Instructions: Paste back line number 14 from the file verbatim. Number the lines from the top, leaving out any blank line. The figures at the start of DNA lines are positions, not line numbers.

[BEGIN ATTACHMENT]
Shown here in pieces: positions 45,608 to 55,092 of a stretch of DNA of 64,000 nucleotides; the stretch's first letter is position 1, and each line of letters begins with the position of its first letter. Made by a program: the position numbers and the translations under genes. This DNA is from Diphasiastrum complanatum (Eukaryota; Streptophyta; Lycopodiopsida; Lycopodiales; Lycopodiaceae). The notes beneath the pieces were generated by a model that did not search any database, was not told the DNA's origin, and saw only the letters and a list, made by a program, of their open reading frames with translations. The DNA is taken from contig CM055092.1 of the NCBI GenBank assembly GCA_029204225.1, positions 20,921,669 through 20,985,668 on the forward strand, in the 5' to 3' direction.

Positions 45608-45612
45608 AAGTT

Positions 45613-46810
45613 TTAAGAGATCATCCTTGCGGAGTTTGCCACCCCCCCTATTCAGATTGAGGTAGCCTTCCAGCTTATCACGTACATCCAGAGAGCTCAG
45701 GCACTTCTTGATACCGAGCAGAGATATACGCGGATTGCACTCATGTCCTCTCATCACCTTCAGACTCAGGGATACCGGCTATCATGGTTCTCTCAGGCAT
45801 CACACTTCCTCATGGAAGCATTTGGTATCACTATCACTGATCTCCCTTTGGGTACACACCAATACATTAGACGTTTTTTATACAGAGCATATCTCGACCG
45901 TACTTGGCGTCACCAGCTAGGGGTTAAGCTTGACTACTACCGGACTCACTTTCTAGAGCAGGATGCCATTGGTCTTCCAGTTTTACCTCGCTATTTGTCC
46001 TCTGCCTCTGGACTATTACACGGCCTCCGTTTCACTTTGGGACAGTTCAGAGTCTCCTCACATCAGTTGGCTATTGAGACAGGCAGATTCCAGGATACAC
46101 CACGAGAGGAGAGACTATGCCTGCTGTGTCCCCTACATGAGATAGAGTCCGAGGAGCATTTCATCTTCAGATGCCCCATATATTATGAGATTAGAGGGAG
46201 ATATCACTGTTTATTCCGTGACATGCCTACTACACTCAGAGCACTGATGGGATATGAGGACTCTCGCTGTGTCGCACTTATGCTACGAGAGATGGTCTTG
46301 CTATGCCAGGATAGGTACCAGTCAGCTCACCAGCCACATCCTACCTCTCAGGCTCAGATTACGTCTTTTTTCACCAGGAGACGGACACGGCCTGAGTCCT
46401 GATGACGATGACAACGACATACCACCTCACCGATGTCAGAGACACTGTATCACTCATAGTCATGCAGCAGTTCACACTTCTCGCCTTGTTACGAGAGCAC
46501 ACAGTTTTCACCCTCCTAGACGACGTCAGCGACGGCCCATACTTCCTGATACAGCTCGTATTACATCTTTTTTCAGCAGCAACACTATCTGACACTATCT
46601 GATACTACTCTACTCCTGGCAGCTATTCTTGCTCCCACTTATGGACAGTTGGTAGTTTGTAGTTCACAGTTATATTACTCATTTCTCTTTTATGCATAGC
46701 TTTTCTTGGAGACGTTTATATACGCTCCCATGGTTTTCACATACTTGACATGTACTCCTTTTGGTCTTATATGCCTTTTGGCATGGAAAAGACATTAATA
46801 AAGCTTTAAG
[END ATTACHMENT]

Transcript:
46501 ACAGTTTTCACCCTCCTAGACGACGTCAGCGACGGCCCATACTTCCTGATACAGCTCGTATTACATCTTTTTTCAGCAGCAACACTATCTGACACTATCT